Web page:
But Dr. Marcos Espinal from the Pan-American Health Organization told The West Block‘s Mercedes Stephenson doing so would carry both benefits and potential risks.
“The pandemic issue has pros and cons because the word pandemic can also create fear, stigma and can also suggest that the international community cannot contain this virus,” he said, calling the question a “very fine line.”
“On the other hand, we firmly believe that it is a pandemic when we start observing sustained transmission in the community. We have seen that in three countries so far: Italy, South Korea and Iran.
“So we are watching this critically and the next few hours will be crucial.”
The World Health Organization on Friday raised its risk assessment for the spread of the coronavirus to “very high.”
It’s the highest risk level the organization has and comes as the number of countries reporting cases rises to almost 60.
There are now roughly 83,000 cases worldwide and around 2,871 deaths so far.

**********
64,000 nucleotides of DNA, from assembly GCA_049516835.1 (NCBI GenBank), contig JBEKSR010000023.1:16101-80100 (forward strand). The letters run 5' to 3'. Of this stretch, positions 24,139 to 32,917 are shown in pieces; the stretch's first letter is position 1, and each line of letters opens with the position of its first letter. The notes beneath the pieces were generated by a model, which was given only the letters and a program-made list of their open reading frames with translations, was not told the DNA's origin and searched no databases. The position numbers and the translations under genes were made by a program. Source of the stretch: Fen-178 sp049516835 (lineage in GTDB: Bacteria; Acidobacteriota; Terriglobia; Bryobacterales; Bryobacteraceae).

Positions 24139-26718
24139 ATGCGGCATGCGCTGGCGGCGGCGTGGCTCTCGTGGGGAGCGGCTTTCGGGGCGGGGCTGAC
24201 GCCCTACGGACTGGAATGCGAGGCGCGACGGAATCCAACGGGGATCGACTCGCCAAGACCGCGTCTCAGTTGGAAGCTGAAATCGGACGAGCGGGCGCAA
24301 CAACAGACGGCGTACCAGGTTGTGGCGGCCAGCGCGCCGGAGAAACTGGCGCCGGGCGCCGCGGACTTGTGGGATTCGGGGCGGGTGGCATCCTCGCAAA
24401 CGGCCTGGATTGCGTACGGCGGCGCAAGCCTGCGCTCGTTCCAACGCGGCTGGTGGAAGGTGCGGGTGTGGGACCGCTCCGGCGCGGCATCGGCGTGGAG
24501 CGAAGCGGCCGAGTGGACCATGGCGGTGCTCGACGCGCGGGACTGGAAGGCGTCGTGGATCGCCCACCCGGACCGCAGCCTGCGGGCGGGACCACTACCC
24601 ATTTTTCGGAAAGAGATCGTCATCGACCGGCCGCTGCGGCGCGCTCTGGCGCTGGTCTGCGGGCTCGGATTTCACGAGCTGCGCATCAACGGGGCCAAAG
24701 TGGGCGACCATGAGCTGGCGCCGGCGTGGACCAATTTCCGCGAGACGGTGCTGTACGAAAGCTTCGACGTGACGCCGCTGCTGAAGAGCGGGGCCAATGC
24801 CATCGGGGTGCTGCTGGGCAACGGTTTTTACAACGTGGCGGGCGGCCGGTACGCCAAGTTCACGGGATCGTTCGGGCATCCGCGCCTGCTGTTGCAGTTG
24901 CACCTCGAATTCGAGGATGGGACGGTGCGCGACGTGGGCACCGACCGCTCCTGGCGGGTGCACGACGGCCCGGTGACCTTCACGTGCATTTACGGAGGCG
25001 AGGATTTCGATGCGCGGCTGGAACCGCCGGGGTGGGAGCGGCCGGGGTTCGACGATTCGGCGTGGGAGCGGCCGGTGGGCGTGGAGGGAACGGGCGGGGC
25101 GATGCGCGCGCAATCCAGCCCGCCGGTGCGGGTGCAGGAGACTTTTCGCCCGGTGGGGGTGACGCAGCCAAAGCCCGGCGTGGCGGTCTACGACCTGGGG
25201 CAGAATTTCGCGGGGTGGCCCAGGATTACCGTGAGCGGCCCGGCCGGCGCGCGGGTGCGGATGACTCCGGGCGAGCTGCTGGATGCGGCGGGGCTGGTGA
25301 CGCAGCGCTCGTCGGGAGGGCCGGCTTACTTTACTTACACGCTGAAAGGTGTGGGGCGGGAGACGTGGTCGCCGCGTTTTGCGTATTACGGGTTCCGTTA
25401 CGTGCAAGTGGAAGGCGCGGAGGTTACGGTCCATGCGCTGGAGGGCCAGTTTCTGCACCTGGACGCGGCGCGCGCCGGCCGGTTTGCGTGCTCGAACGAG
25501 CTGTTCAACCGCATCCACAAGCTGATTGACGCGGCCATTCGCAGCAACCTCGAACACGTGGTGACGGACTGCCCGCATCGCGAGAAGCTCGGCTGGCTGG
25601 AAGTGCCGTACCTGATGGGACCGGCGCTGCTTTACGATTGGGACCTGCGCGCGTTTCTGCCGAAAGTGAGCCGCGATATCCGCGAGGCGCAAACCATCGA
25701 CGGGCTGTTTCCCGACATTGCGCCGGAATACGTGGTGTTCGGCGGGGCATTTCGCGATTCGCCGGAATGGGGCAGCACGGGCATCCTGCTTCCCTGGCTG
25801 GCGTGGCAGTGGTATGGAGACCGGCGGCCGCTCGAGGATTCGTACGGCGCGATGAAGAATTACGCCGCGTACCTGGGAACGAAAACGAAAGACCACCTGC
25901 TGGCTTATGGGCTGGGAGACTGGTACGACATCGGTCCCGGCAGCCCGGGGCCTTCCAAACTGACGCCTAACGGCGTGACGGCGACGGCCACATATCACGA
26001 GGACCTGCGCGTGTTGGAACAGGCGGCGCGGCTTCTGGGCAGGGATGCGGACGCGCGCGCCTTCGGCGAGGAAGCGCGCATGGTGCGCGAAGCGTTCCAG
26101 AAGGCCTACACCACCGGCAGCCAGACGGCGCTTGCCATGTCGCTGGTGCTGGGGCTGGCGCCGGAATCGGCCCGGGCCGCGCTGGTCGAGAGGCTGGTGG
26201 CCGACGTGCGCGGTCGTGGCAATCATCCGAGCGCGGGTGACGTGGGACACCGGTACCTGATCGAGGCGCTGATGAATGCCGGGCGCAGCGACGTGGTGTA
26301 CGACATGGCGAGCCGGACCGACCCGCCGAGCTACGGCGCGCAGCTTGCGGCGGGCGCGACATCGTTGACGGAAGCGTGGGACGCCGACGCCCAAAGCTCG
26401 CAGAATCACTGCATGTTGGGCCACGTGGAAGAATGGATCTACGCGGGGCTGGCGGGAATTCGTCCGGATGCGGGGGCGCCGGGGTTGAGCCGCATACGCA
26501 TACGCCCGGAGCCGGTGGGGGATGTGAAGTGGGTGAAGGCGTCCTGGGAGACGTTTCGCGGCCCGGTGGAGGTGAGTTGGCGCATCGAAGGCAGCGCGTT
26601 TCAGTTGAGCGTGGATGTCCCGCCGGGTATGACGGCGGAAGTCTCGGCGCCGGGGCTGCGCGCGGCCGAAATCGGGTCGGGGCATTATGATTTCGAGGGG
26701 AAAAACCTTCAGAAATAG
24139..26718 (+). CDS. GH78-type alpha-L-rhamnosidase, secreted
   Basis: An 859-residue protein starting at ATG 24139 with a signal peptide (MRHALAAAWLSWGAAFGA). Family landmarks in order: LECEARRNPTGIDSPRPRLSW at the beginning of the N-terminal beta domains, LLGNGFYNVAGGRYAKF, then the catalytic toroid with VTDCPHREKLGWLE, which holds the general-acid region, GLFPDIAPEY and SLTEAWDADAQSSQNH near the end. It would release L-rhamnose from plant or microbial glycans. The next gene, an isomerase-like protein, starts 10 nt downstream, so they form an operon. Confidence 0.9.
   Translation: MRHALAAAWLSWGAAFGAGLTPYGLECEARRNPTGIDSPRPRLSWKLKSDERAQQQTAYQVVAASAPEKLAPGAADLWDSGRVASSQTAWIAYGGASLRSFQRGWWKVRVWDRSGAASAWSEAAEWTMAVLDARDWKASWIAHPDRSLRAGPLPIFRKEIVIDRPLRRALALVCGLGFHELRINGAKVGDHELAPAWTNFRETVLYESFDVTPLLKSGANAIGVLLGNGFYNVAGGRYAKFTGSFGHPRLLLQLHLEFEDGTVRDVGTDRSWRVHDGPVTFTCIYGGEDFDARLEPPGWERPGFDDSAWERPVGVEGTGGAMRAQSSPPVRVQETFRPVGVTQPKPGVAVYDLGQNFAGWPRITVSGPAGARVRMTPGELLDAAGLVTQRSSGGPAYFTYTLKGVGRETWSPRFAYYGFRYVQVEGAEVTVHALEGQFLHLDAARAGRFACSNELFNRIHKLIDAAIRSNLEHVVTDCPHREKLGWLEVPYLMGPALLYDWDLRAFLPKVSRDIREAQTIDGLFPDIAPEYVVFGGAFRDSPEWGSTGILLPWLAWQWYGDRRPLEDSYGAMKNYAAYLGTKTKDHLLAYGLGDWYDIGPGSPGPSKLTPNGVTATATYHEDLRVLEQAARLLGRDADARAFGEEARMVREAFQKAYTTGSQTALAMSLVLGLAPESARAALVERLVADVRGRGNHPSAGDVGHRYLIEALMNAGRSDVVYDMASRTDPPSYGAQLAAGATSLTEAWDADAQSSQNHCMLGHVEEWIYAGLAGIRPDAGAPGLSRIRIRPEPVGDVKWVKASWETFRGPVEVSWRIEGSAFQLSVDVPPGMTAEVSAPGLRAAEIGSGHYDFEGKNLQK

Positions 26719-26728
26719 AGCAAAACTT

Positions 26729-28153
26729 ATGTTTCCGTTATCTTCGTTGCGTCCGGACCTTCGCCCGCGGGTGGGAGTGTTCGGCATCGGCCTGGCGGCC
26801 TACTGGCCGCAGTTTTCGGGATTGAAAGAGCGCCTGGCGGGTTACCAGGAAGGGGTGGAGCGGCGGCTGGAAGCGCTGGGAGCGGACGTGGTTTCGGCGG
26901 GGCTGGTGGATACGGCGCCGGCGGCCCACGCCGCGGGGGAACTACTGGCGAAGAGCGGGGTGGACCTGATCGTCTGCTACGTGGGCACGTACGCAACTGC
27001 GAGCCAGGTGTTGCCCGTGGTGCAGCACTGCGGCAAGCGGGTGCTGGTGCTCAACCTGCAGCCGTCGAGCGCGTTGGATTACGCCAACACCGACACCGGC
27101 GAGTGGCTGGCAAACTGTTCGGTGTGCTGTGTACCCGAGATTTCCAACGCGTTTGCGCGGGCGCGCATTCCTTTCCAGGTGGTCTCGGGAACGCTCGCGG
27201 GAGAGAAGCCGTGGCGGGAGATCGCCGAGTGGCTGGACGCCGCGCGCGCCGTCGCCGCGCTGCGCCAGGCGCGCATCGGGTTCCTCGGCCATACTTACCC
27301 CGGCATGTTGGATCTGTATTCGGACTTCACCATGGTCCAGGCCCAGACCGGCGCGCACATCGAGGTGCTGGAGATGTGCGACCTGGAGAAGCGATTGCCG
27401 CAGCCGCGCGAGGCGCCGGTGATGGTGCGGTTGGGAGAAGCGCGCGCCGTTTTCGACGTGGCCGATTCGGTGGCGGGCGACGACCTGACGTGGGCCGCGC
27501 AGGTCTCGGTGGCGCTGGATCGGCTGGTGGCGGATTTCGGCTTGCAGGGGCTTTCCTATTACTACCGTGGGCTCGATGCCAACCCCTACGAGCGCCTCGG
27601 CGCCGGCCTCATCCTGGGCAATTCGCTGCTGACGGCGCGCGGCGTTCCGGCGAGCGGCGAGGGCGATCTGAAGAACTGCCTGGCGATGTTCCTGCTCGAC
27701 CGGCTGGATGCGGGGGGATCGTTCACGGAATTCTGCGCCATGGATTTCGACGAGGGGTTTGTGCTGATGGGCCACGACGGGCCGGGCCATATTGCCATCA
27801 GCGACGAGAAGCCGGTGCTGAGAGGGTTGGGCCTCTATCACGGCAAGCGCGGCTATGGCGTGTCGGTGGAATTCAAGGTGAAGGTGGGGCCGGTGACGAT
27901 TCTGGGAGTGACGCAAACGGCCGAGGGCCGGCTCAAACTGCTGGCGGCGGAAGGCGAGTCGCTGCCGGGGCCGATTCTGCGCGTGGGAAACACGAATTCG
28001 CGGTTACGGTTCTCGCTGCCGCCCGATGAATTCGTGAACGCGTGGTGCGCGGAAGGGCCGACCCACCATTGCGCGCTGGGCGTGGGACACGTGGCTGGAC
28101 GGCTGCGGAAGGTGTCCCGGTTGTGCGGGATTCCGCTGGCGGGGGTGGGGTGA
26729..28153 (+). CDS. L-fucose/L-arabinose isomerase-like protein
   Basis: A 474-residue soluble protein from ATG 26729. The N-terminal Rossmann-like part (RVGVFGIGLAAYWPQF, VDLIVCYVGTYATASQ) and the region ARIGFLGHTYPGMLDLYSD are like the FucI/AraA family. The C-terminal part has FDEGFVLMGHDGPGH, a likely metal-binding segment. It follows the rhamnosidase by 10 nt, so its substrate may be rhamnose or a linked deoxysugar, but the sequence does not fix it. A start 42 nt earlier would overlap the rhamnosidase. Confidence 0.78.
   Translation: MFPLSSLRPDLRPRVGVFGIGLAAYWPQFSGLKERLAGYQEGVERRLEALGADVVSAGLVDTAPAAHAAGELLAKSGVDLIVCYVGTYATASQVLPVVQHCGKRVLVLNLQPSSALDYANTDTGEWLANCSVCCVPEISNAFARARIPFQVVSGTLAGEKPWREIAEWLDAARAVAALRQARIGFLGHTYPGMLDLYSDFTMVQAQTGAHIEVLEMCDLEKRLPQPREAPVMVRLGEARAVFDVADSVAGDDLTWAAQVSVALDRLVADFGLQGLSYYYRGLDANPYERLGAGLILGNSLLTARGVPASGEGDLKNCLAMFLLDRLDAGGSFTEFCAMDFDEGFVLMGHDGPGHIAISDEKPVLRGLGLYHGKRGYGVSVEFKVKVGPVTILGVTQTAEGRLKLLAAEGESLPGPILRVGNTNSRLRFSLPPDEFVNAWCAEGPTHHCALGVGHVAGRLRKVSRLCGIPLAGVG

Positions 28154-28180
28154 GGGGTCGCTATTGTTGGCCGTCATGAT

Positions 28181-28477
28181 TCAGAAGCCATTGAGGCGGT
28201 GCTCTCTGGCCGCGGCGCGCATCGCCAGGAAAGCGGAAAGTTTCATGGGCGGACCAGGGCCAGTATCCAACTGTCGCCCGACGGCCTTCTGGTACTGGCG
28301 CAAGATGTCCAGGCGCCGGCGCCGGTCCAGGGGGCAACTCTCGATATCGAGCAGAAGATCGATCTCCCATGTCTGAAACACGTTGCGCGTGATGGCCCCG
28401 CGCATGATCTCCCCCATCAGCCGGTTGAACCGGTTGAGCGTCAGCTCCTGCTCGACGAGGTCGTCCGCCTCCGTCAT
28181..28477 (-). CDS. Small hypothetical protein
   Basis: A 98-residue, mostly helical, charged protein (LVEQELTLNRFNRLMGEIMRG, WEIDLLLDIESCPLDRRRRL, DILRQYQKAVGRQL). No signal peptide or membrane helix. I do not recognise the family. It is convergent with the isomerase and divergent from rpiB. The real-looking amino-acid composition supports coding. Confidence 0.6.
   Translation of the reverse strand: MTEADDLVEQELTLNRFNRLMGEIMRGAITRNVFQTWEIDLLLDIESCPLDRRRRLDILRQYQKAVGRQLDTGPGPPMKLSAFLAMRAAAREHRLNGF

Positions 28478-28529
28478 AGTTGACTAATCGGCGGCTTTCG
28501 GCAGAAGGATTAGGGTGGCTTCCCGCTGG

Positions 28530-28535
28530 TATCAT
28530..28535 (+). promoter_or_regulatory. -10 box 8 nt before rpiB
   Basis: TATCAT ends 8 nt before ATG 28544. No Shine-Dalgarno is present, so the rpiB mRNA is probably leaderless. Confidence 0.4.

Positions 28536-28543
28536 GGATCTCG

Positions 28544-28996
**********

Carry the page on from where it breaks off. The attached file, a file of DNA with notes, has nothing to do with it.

New cases have until recently been primarily reported in mainland China, which officials have pointed to as the origin of the new virus. But recently, the number of cases in other countries has begun to outpace those in China.
A wet market in Wuhan is the suspected epicentre of the outbreak, and in an effort to contain its spread, China implemented an unprecedented quarantine for some 50 million people in that city and the surrounding area over the last two months.
Italy, South Korea and Iran have seen some of the fastest growth in the number of new cases, and travellers from those regions have been linked to outbreaks and cases in other countries including Canada, Nigeria and Mexico in recent days.
Espinal, who is director of the Pan-American Health Organization’s department of communicable diseases and health analysis, said there are disparities between how countries across North America, Central America and South America are prepared to respond.
“The health systems are really not homogenous in terms of preparations.”
In Canada specifically, though, he said health officials have been taking appropriate measures so far and the comparative strength of Canada’s health care system makes him confident Canadians can put their faith in it.
“Canada has one of the strongest health systems in the world,” he said.
“So I think the citizens of Canada need to trust the health system, trust the authorities, because I think what they are doing is in the right direction.
“Nobody can predict what’s going to happen, but we can’t also say it’s going to be Armageddon.”